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Enforcement Edge
March 16, 2022

The (re)View of the ABA’s 37th Annual White Collar Institute from 30,000 Feet: Defense Bar Wonders, Are the Government’s Enforcement Priorities for 2022 Too Lofty?

Enforcement Edge: Shining Light on Government Enforcement

As we flew home last weekend from the ABA’s annual white collar conference, we found ourselves reflecting on the insights and takeaways from the stellar lineup of speakers and panelists this year. Between the receptions that brought good food, good drinks and much-welcomed time for attendees to catch up (which some might say was their main event—not us, of course, we were there for the blog content), we heard remarks from government enforcers and regulators about their priorities for 2022 and beyond, as well as comments from prominent defense bar members questioning whether those priorities may go a bit too far.

On the second day of the conference, we heard from Attorney General Merrick Garland, who delivered the E. Lawrence Barcella, Jr., Memorial Address, and Assistant Attorney General of the Criminal Division, Kenneth Polite, who offered the institute’s keynote address. Their remarks reinforced many of the key takeaways from this year’s conference about the government’s regulatory and enforcement priorities across the spectrum of white collar topics:

  • Corporate crime is a DOJ priority. Both Garland and Polite emphasized that the Department will vigorously pursue corporate crime and noted that they view corporate enforcement as critical in ensuring that the public can trust the government to do what is right and has faith in the rule of law. These comments echoed those of other top DOJ officials at the conference, including those of Deputy AAG Richard Powers and Principal Deputy AAG Doha Meki, who signaled that the DOJ’s Antitrust Division is poised to begin charging criminal violations for anticompetitive monopolistic behavior under Section 2 of the Sherman Act for the first time since the 1970s.
  • DOJ is focused on aggressively pursuing individual wrongdoers. This year, we heard Department officials repeatedly emphasize that its focus across DOJ’s divisions is first and foremost on pursuing individuals who engage in corporate wrongdoing, because, as AG Garland put it, corporations act only through individuals. AAG Polite harkened back to Deputy AG Lisa Monaco’s speech at the conference last October, stating that, because of the Department’s focus on individuals, corporations must notify the department of “all relevant, non-privileged facts and evidence about the misconduct and all of the individuals involved” in order to receive any credit for cooperation.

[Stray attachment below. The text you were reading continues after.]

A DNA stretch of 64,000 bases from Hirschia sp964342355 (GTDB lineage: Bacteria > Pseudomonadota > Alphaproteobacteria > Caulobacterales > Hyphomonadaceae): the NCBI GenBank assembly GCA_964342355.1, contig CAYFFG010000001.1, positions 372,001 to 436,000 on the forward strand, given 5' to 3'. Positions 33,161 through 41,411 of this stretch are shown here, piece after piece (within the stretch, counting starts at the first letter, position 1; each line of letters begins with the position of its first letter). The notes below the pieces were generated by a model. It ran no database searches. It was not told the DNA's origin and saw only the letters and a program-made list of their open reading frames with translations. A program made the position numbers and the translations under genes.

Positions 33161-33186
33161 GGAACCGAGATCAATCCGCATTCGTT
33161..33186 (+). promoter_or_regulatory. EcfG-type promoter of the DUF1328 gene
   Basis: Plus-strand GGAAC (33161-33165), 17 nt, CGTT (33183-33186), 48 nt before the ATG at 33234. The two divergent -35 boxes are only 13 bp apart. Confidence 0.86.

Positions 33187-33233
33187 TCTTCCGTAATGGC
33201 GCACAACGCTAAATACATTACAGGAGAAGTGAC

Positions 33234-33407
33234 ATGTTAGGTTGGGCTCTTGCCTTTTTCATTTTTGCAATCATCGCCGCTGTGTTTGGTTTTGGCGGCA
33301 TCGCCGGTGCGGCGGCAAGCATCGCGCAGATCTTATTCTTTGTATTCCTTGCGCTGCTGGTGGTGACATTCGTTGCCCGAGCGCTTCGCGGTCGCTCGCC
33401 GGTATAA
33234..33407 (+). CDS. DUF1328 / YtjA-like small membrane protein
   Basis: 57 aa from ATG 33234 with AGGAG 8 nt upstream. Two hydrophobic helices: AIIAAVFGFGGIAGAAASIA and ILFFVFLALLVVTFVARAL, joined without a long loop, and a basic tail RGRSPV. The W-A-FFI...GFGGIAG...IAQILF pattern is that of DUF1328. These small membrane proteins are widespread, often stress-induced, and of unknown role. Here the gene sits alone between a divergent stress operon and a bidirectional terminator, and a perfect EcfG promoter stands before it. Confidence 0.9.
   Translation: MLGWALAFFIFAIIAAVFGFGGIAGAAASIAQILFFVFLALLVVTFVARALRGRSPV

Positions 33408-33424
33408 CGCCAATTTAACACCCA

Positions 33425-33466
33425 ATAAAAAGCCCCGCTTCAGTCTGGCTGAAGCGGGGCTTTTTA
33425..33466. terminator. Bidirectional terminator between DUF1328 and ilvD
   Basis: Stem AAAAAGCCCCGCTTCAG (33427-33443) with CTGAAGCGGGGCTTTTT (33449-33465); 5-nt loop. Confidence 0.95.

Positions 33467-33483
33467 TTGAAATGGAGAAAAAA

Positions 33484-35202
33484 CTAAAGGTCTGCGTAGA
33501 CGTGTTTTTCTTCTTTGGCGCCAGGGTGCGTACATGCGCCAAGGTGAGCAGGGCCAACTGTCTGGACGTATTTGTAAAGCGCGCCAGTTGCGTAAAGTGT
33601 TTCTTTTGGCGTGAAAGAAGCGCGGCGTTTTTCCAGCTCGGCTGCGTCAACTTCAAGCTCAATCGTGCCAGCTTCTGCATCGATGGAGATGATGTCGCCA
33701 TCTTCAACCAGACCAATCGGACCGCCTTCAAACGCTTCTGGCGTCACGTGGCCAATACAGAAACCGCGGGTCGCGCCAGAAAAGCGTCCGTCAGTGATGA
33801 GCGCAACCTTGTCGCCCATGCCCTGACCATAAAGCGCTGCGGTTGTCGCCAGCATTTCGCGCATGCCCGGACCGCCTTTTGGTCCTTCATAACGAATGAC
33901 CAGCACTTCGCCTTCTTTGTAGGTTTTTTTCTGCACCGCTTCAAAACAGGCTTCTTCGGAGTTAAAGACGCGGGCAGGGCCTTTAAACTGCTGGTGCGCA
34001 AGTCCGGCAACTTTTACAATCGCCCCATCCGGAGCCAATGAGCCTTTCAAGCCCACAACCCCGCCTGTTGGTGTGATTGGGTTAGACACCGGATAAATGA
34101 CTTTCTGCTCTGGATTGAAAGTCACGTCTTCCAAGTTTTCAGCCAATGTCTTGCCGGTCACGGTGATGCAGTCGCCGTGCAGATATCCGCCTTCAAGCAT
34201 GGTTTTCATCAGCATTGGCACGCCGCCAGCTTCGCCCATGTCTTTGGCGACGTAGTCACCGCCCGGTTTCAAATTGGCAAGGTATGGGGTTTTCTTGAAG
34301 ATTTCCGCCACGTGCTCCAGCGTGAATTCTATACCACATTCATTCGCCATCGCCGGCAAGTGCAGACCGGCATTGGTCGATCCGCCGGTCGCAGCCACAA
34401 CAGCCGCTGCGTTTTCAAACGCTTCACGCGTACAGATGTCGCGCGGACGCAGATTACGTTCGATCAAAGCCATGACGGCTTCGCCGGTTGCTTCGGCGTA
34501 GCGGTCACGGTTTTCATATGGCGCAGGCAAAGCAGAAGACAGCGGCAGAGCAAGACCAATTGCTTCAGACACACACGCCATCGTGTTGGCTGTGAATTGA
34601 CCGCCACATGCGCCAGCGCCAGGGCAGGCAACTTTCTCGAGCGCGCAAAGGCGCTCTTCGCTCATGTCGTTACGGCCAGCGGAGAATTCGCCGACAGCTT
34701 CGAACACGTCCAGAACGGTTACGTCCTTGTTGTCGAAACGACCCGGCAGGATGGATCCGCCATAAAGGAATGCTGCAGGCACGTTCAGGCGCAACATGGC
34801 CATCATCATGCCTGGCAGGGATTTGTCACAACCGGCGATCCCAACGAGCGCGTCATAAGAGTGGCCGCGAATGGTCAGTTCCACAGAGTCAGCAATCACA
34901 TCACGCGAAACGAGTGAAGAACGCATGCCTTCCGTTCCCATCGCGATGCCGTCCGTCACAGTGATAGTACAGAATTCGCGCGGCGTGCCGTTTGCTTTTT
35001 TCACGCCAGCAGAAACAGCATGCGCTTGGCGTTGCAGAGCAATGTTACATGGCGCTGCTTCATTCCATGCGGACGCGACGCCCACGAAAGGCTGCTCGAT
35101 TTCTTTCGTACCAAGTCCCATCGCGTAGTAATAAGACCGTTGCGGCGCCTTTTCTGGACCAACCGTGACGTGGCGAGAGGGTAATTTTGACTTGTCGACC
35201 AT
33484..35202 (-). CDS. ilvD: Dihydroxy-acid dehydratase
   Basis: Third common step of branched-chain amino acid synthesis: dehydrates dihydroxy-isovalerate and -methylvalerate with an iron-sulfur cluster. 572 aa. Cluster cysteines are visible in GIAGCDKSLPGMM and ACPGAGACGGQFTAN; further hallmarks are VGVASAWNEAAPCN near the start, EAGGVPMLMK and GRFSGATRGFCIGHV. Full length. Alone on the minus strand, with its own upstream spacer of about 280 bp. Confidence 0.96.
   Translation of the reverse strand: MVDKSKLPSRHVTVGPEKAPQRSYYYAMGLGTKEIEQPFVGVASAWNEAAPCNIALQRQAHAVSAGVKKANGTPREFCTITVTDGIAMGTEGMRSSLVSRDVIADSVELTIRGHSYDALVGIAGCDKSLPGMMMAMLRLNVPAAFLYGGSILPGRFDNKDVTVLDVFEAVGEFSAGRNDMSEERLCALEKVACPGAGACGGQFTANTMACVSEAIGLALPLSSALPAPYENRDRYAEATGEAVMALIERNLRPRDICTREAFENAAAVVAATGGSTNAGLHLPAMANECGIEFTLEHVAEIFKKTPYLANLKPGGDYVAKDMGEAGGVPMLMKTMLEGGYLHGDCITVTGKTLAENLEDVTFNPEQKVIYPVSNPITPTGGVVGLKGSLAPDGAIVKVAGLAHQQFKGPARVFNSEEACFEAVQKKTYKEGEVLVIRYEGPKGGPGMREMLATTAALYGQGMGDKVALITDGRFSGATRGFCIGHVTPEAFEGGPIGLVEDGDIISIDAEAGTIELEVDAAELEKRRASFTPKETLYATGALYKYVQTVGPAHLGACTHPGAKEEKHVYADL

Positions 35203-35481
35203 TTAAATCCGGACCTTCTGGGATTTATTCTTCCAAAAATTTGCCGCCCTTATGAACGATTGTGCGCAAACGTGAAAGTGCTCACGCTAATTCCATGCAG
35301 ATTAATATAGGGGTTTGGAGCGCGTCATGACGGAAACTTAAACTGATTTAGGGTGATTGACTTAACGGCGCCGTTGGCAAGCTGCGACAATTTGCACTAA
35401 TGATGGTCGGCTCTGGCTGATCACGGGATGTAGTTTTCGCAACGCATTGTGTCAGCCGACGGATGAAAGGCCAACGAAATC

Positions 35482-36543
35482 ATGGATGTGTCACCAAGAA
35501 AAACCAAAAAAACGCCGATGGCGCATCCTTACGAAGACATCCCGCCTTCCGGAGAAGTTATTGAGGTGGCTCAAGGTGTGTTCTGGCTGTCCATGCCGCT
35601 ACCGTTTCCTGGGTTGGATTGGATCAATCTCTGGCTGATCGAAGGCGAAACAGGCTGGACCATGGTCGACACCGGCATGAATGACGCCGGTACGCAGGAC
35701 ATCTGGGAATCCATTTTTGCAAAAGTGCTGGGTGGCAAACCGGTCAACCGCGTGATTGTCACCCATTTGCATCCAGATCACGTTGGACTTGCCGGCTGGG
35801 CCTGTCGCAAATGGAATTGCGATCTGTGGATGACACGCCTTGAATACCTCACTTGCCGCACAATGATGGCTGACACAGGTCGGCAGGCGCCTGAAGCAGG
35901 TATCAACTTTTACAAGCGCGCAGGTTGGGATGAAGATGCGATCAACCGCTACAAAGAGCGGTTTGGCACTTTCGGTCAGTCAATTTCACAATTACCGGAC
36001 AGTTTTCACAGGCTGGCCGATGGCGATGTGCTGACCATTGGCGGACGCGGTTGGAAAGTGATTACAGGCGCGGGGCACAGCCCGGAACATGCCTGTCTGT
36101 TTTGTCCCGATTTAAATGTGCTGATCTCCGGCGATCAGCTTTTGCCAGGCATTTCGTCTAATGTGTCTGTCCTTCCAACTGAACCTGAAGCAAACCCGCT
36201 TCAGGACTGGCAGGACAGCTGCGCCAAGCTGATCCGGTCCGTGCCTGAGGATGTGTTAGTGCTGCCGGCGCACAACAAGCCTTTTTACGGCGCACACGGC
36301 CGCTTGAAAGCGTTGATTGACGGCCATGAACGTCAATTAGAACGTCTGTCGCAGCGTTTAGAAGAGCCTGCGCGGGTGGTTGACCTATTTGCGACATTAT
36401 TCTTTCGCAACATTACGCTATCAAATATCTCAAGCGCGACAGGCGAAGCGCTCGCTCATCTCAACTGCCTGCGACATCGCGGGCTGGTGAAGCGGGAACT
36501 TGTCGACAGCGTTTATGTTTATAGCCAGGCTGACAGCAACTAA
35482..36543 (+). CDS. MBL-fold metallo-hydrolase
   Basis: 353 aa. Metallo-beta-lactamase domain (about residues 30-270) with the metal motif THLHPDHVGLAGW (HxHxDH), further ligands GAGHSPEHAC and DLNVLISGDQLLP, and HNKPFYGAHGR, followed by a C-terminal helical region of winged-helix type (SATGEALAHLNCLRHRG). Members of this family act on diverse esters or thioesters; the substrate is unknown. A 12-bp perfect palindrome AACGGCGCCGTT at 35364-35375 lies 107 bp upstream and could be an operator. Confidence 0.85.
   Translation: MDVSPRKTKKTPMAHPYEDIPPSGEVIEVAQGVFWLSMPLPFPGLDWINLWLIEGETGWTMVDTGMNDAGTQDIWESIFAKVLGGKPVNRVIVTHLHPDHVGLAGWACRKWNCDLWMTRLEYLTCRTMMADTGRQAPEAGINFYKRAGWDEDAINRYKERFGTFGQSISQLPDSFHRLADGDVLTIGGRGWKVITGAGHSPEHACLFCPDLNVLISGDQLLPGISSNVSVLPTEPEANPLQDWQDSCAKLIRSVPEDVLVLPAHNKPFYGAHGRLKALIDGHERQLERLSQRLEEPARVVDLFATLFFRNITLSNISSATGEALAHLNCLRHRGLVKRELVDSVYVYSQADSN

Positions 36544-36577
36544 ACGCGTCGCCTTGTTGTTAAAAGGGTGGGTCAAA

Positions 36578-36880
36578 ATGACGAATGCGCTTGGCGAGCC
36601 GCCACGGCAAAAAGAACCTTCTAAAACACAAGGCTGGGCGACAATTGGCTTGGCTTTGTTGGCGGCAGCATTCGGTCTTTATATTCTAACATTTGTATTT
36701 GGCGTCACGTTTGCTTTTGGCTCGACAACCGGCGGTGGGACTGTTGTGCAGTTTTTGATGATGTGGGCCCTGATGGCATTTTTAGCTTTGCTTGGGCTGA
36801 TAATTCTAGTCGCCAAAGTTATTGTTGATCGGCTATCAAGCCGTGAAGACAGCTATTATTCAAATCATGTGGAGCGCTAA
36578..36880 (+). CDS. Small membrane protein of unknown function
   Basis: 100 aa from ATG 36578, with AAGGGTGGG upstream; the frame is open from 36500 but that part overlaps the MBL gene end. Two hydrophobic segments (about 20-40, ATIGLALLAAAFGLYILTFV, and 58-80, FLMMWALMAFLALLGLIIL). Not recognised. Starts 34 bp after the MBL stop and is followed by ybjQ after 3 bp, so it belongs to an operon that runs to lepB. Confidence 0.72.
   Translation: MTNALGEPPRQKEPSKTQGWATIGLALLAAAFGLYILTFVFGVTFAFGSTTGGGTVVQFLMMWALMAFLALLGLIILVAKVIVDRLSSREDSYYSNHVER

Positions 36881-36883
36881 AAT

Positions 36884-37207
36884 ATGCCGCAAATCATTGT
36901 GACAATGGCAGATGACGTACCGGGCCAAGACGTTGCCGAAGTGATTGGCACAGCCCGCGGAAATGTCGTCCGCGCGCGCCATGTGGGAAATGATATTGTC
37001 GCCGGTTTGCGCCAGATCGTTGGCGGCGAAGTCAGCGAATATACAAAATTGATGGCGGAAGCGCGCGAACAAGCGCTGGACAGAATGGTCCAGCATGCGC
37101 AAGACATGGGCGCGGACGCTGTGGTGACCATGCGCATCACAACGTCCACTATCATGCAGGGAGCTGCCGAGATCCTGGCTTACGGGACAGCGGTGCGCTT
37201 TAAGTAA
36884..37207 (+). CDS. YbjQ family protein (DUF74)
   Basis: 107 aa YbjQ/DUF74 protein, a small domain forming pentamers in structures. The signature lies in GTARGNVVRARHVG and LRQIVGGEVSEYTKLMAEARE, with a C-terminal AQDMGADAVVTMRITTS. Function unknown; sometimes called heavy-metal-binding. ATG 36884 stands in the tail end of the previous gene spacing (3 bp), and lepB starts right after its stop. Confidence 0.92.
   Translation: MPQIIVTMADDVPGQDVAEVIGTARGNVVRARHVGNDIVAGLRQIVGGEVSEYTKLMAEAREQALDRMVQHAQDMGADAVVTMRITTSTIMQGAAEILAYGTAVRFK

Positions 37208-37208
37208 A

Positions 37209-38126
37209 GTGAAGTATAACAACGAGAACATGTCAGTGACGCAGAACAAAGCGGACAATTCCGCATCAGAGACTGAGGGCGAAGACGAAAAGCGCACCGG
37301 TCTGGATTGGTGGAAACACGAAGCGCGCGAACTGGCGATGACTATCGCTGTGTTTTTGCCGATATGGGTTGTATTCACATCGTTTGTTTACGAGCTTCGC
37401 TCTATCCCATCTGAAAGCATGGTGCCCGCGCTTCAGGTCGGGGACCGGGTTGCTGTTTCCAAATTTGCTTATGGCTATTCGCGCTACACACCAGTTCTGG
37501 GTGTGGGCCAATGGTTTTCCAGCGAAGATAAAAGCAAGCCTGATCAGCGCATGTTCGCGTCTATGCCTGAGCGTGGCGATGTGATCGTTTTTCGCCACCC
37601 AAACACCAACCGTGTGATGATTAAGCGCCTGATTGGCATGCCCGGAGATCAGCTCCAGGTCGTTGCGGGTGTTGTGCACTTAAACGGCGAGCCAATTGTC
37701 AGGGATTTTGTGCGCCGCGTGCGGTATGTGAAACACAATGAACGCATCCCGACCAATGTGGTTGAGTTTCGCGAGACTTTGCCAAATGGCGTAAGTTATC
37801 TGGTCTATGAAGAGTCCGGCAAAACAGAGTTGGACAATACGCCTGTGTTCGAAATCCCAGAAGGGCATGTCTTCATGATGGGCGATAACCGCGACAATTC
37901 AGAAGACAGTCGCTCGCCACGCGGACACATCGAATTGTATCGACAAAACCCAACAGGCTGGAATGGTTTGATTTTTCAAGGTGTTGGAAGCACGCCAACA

• DOJ is bolstering its resources. Garland noted that, in addition to hiring additional personnel and investing new funds into the Department, DOJ is boosting its resources through “force-multipliers,” including DOJ’s partnerships. He briefly discussed just a few of DOJ’s key partnerships, including the recently announced Task Force KleptoCapture. Other panelists during the conference like David Last, Chief of the DOJ’s FCPA Unit, called the Department’s cooperation with foreign law enforcement agencies a “gamechanger” for 2022.

Juxtaposed against this unified refrain from the regulators and enforcers in attendance came an understandably mixed reaction from the defense bar to these priorities. It’s inescapable that white collar defense lawyers get their business from government investigations into alleged or potential wrongdoing by the organizations and individuals they defend. Still, many prominent members of the defense bar at this year’s conference pushed back against the aggressiveness of the government’s stated enforcement priorities for 2022.

Kathryn Ruemmler, for example—who is currently General Counsel of Goldman Sachs but previously served as White House counsel for President Barack Obama, a federal prosecutor, and a member of the defense bar—did not hesitate to share her skepticism about the Department’s October announcement that DOJ would appoint more independent monitors as part of criminal settlements. Ruemmler stated, “when you start getting into monitors, the Department starts to feel and I think look a bit more like a regulator” rather than a law enforcement entity. She also expressed worry that the broad directives from DOJ leadership regarding the pursuit of individual wrongdoers will lead to its lower ranks getting out over their skis; she cautioned prosecutors against “bringing cases where there’s a real question about whether or not someone has really engaged in criminal wrongdoing” in the zeal to aggressively pursue individuals.

Stay tuned to Enforcement Edge as we see how DOJ’s priorities play out in the years that follow and how the defense bar’s concerns shake out as those priorities are put into practice.

© Arnold & Porter Kaye Scholer LLP 2022 All Rights Reserved. This blog post is intended to be a general summary of the law and does not constitute legal advice. You should consult with counsel to determine applicable legal requirements in a specific fact situation.